People will often ask if they qualify for bankruptcy?  Specifically, what they are really asking is if they qualify for a chapter 7 bankruptcy? Well, if you live in the Leesburg, Virginia area and are looking for a bankruptcy attorney to help you figure that out, I am here to help.

Your first concern might be what about my assets? Do I have to worry about losing my car or my home? For the vast majority of my clients this is a non-issue. Statistically, over 90% of cases are deemed “non-asset” cases.  Meaning, you do not have to worry about losing any of your assets as a result of your chapter 7 bankruptcy filing.  In the eyes of the chapter 7 trustee, your assets either have no value/equity, or for the assets that do have value/equity, they are protected by bankruptcy exemptions.

So how do you know if you qualify for a chapter 7 bankruptcy? It all comes down to income as compared to your family size.  Take a look at the chart below which shows figures for the state of Virginia.


All you have to do is figure out your income and your family size.  Congress determines the income figures and makes slight adjustments to the figures each year.  If your income is below the figures as seen on the chart based on your family size, then you automatically qualify for a chapter 7 bankruptcy filing.  A family of three living in Leesburg, Virginia that has a combined income of $72,000 for example would automatically qualify for a chapter 7 bankruptcy.  What about that same family of three now living in Las Vegas, Nevada for instance? Well, the figure there for a family of three out there is $63,000. So be glad that you live in the Commonwealth since in addition to income and family size, geography matters as well.

As far as income is concerned, it is based on gross income figures over the 6 months preceding the bankruptcy filing. But, there are exceptions knows as “special circumstances.” Maybe that overtime or bonus should not count as income after all.  What about my spouse, does his/her income count? Well, if you are not separated the answer is yes, but not all of the income will count. As for family size, well, that can get a little tricky as well. The United States Court of Appeal for the Fourth Circuit had to intervene and made a ruling in July of 2012 to finally put to rest the issue of how family size ought to be calculated in the Virginia and the surrounding states.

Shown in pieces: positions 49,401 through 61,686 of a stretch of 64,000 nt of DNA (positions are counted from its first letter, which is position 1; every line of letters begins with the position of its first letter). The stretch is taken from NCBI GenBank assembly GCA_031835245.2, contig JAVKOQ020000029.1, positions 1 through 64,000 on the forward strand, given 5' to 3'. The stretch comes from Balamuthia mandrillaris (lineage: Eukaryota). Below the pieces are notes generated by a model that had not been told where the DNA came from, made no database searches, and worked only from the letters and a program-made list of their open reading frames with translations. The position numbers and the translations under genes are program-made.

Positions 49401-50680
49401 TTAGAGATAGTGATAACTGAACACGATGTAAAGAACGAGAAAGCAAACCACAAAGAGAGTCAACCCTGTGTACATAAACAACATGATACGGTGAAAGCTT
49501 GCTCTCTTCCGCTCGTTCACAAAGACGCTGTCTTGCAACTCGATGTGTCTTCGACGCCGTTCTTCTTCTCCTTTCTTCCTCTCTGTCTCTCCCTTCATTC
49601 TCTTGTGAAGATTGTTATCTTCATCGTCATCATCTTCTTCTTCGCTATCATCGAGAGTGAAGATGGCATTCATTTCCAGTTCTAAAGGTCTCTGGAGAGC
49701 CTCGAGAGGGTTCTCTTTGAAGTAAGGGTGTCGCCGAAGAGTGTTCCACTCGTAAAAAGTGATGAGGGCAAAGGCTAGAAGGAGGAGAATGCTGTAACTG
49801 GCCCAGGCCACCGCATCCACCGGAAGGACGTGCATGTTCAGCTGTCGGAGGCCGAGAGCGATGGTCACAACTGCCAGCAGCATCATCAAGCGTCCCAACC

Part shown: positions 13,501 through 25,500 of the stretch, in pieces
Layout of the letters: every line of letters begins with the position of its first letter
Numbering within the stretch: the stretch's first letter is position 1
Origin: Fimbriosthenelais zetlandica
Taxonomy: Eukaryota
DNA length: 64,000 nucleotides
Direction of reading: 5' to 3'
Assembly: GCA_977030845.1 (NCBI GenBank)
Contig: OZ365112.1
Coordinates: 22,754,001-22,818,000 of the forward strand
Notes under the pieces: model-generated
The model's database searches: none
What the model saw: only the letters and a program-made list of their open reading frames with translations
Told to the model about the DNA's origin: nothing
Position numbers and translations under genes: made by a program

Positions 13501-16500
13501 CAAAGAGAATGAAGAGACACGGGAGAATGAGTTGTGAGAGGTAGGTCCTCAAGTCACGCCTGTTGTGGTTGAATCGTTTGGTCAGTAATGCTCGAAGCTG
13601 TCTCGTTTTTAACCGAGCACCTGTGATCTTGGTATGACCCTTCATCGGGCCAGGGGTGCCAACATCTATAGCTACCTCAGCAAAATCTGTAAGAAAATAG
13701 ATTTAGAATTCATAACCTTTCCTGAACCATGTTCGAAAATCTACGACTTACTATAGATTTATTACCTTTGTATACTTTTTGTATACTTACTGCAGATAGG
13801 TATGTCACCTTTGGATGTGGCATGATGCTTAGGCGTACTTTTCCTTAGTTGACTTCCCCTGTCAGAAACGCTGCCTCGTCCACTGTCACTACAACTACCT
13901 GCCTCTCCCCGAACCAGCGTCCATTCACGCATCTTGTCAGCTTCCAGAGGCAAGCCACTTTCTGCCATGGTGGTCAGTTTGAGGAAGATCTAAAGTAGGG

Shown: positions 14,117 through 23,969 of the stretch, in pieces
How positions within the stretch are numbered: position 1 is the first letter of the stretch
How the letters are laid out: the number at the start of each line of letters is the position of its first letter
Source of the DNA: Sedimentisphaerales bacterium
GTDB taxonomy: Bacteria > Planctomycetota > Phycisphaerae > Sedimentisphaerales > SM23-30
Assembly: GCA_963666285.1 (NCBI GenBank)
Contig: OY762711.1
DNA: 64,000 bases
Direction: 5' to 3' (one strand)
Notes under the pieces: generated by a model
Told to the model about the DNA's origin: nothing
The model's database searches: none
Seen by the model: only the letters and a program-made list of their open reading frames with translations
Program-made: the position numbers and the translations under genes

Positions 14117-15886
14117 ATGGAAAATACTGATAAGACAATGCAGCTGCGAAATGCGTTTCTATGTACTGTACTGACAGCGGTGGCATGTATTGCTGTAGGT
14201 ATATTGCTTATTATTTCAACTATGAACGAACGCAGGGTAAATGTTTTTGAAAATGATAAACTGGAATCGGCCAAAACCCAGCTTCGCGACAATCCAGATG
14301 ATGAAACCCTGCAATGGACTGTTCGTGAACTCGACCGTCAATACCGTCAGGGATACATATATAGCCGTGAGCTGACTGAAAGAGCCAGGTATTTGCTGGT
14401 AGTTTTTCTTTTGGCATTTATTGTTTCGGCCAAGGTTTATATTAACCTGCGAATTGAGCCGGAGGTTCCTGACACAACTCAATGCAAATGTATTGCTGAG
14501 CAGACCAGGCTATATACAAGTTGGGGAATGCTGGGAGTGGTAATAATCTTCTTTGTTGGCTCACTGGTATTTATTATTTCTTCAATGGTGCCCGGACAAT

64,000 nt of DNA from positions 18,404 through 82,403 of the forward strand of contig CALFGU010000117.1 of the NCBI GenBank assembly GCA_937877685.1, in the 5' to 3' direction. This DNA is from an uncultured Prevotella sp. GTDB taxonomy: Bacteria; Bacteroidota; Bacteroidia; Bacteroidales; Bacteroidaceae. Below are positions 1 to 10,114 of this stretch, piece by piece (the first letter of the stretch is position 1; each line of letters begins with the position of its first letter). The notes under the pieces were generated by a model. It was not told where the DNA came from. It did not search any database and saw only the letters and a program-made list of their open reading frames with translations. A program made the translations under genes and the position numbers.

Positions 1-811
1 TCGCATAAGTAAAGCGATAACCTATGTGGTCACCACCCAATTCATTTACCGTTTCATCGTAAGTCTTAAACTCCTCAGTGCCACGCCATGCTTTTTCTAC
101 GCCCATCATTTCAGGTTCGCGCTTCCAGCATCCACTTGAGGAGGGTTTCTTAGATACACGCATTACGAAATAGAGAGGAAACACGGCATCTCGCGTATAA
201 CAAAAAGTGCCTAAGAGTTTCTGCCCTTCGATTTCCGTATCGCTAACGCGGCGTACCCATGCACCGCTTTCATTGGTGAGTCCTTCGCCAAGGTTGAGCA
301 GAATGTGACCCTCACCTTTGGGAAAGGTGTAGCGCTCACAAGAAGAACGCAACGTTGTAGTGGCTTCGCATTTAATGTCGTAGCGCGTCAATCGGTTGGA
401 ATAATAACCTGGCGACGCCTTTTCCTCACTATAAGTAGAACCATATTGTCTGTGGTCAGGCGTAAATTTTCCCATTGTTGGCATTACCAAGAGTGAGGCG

Point is: do not be so quick to assume that you do not qualify for chapter 7 relief. Do not diagnose yourself in other words!

And if you are an individual making more than the allowed amount of income imposed by Congress as determined by your home state and family size, then you will be subjected to the Means Test. You can find hundreds of articles online on the Means Test, but suffice to say, if you do not make a whole lot more than the “allowed amount” then you will likely be able to qualify despite the Means Test.

And what if you make considerable more income than the “allowed amount”? Then, you should still not be so quick to conclude that you do not qualify.  A good bankruptcy lawyer will be quick to point out to you that there is no such thing as “passing” or “failing” the means test. Rather, if your income is too high there is a presumption of abuse, but that presumption can be overcome. You have to look beyond the Means Test. If at the end of the day when accounting for all your day to day living expenses all you have left at the end of the month is $200.00, then chances are you will qualify for a chapter 7 bankruptcy, regardless of what the Means Test says!

Another thing that an experienced bankruptcy attorney is aware of is that Congress created some exceptions to the Means Test. Some folks, regardless of what their income is, will automatically qualify for a chapter 7 bankruptcy. Which people am I talking about?  Individuals whose majority of debt –as in more than 51% of total debt- is of the type called “non-consumer debt.” The classic example is an individual whose business has failed.  If the majority of the debt is tied to the business, then the fact that that person is now employed and making six figures will not make a difference. The Means Test would simply not apply to this person and he would automatically qualify for a chapter 7 bankruptcy.

So again, please do not be quick to jump to conclusions or to assume that you are doomed. Instead, call an experienced bankruptcy lawyer like myself and allow me to analyze your situation. You might be pleasantly surprised at what I have to say!